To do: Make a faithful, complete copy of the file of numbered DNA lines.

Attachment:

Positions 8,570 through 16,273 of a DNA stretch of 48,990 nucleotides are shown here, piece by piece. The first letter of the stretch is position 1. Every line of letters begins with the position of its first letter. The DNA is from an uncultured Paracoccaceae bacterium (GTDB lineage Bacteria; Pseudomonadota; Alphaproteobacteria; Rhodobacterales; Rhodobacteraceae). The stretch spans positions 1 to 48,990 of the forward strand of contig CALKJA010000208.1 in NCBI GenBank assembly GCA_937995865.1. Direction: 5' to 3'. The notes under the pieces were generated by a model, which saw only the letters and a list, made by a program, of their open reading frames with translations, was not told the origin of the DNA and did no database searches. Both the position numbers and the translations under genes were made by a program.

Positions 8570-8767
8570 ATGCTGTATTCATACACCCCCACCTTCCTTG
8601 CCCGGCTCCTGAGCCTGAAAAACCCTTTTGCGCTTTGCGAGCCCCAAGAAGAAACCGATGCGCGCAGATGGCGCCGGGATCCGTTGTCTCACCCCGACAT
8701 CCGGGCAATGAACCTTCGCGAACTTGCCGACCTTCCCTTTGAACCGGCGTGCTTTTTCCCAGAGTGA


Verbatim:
Positions 8,570 through 16,273 of a DNA stretch of 48,990 nucleotides are shown here, piece by piece. The first letter of the stretch is position 1. Every line of letters begins with the position of its first letter. The DNA is from an uncultured Paracoccaceae bacterium (GTDB lineage Bacteria; Pseudomonadota; Alphaproteobacteria; Rhodobacterales; Rhodobacteraceae). The stretch spans positions 1 to 48,990 of the forward strand of contig CALKJA010000208.1 in NCBI GenBank assembly GCA_937995865.1. Direction: 5' to 3'. The notes under the pieces were generated by a model, which saw only the letters and a list, made by a program, of their open reading frames with translations, was not told the origin of the DNA and did no database searches. Both the position numbers and the translations under genes were made by a program.

Positions 8570-8767
8570 ATGCTGTATTCATACACCCCCACCTTCCTTG
8601 CCCGGCTCCTGAGCCTGAAAAACCCTTTTGCGCTTTGCGAGCCCCAAGAAGAAACCGATGCGCGCAGATGGCGCCGGGATCCGTTGTCTCACCCCGACAT
8701 CCGGGCAATGAACCTTCGCGAACTTGCCGACCTTCCCTTTGAACCGGCGTGCTTTTTCCCAGAGTGA